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Rivaroxaban for thromboprophylaxis after nonelective orthopedic trauma surgery in Switzerland


Hoffmeyer, Pierre; Simmen, Hanspeter; Jakob, Marcel; Sommer, Christoph; Platz, Andreas; Ilchmann, Thomas; Grossen, Erik; Ryf, Christian; Christofilopoulos, Panayiotis; Schueler, Michael; Lassen, Michael Rud; Rimle, Markus; Gasser, Urs E (2017). Rivaroxaban for thromboprophylaxis after nonelective orthopedic trauma surgery in Switzerland. Orthopedics, 40(2):109-116.

Abstract

This study investigated the effectiveness and the outcomes of rivaroxaban vs the standard of care for venous thromboembolic prophylaxis in patients undergoing fracture-related surgery. A total of 413 patients undergoing fracture-related surgery from 9 Swiss orthopedic and trauma centers were enrolled. The authors selected the type of venous thromboembolic prophylaxis according to standardized medical practice at the participating centers before the inclusion of patients: 208 patients received rivaroxaban and 205 received the standard of care. Data on symptomatic thromboembolic and bleeding events, surgery-related complications, death, adverse events, time to mobilization, and hospital discharge were collected. Symptomatic thromboembolic events were reported in 1 patient (0.5%) and 2 patients (1.0%) and treatment-emergent major bleeding events were reported in 1 patient (0.5%) and 2 patients (1.0%) receiving rivaroxaban and the standard of care, respectively. The durations of hospital stay and venous thromboembolic prophylaxis were similar in the 2 groups. In both groups, adverse events related to venous thromboembolic prophylaxis were reported in 12 patients. The proportion of patients with minor and major fracture surgery was 74.3% and 25.7%, respectively. In patients undergoing minor fracture surgery receiving rivaroxaban (n=167) and the standard of care (n=140), no symptomatic thromboembolic events and no major bleeding events were reported. Outcomes of this study indicate that rivaroxaban might be an appropriate oral alternative for venous thromboembolic prophylaxis in routine medical care after fracture-related major and minor surgery. Reported results were comparable to those from other large-scale, noninterventional and randomized controlled studies.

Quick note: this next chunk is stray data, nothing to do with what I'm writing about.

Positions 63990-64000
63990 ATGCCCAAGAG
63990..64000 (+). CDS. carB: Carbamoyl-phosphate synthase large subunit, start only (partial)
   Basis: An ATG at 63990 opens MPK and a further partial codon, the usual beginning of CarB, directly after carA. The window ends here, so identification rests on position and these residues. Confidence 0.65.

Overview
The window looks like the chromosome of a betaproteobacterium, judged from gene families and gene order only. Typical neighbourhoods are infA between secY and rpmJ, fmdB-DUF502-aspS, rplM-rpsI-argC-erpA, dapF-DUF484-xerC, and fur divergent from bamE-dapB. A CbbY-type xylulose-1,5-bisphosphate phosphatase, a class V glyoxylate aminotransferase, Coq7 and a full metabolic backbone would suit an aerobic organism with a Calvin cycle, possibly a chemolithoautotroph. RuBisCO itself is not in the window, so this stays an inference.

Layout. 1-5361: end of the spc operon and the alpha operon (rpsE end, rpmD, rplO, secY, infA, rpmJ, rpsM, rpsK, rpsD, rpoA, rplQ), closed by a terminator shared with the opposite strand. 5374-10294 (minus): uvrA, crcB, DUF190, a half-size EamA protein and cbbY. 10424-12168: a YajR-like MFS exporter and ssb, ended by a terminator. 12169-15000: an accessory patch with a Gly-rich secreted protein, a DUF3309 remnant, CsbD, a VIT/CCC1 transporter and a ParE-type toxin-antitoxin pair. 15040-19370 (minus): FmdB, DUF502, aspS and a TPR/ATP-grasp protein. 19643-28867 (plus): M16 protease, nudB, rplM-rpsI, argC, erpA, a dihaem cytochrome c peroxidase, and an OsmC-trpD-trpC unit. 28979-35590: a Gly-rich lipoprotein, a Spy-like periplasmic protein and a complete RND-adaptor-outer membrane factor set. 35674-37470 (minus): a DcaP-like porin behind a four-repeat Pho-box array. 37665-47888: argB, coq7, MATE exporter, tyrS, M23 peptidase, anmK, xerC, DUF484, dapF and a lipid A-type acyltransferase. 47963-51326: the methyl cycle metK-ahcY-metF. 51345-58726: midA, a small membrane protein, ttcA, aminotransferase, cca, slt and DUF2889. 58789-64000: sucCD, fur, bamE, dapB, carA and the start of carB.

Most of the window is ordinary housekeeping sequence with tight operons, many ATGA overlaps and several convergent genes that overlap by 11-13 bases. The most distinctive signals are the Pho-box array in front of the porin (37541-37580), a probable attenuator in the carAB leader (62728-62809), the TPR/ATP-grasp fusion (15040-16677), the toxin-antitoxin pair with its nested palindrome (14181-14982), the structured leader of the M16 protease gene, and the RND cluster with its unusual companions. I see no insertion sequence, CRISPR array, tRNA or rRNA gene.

Abstract

This study investigated the effectiveness and the outcomes of rivaroxaban vs the standard of care for venous thromboembolic prophylaxis in patients undergoing fracture-related surgery. A total of 413 patients undergoing fracture-related surgery from 9 Swiss orthopedic and trauma centers were enrolled. The authors selected the type of venous thromboembolic prophylaxis according to standardized medical practice at the participating centers before the inclusion of patients: 208 patients received rivaroxaban and 205 received the standard of care. Data on symptomatic thromboembolic and bleeding events, surgery-related complications, death, adverse events, time to mobilization, and hospital discharge were collected. Symptomatic thromboembolic events were reported in 1 patient (0.5%) and 2 patients (1.0%) and treatment-emergent major bleeding events were reported in 1 patient (0.5%) and 2 patients (1.0%) receiving rivaroxaban and the standard of care, respectively. The durations of hospital stay and venous thromboembolic prophylaxis were similar in the 2 groups. In both groups, adverse events related to venous thromboembolic prophylaxis were reported in 12 patients. The proportion of patients with minor and major fracture surgery was 74.3% and 25.7%, respectively. In patients undergoing minor fracture surgery receiving rivaroxaban (n=167) and the standard of care (n=140), no symptomatic thromboembolic events and no major bleeding events were reported. Outcomes of this study indicate that rivaroxaban might be an appropriate oral alternative for venous thromboembolic prophylaxis in routine medical care after fracture-related major and minor surgery. Reported results were comparable to those from other large-scale, noninterventional and randomized controlled studies.

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Additional indexing

Item Type:Journal Article, refereed, further contribution
Communities & Collections:04 Faculty of Medicine > University Hospital Zurich > Clinic for Trauma Surgery
Dewey Decimal Classification:610 Medicine & health
Language:English
Date:2017
Deposited On:13 Feb 2017 09:58
Last Modified:25 Mar 2017 02:03
Publisher:Slack
ISSN:0147-7447
Publisher DOI:https://doi.org/10.3928/01477447-20161116-05
PubMed ID:27874908

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